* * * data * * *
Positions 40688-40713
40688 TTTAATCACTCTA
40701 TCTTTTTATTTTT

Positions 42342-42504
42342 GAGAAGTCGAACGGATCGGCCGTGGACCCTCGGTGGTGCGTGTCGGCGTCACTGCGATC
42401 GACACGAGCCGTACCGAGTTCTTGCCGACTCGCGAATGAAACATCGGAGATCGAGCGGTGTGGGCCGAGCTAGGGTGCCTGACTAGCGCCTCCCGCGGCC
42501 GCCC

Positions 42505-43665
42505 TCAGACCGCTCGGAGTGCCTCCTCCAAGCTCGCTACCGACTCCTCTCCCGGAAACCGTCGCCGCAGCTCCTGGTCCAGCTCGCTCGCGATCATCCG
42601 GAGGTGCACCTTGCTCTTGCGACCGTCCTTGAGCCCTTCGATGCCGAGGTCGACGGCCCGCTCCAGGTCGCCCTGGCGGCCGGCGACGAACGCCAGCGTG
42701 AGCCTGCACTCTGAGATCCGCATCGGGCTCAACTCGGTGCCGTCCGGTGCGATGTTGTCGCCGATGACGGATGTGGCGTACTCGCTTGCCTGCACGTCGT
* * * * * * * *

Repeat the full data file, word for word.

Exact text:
Positions 40688-40713
40688 TTTAATCACTCTA
40701 TCTTTTTATTTTT

Positions 42342-42504
42342 GAGAAGTCGAACGGATCGGCCGTGGACCCTCGGTGGTGCGTGTCGGCGTCACTGCGATC
42401 GACACGAGCCGTACCGAGTTCTTGCCGACTCGCGAATGAAACATCGGAGATCGAGCGGTGTGGGCCGAGCTAGGGTGCCTGACTAGCGCCTCCCGCGGCC
42501 GCCC

Positions 42505-43665
42505 TCAGACCGCTCGGAGTGCCTCCTCCAAGCTCGCTACCGACTCCTCTCCCGGAAACCGTCGCCGCAGCTCCTGGTCCAGCTCGCTCGCGATCATCCG
42601 GAGGTGCACCTTGCTCTTGCGACCGTCCTTGAGCCCTTCGATGCCGAGGTCGACGGCCCGCTCCAGGTCGCCCTGGCGGCCGGCGACGAACGCCAGCGTG
42701 AGCCTGCACTCTGAGATCCGCATCGGGCTCAACTCGGTGCCGTCCGGTGCGATGTTGTCGCCGATGACGGATGTGGCGTACTCGCTTGCCTGCACGTCGT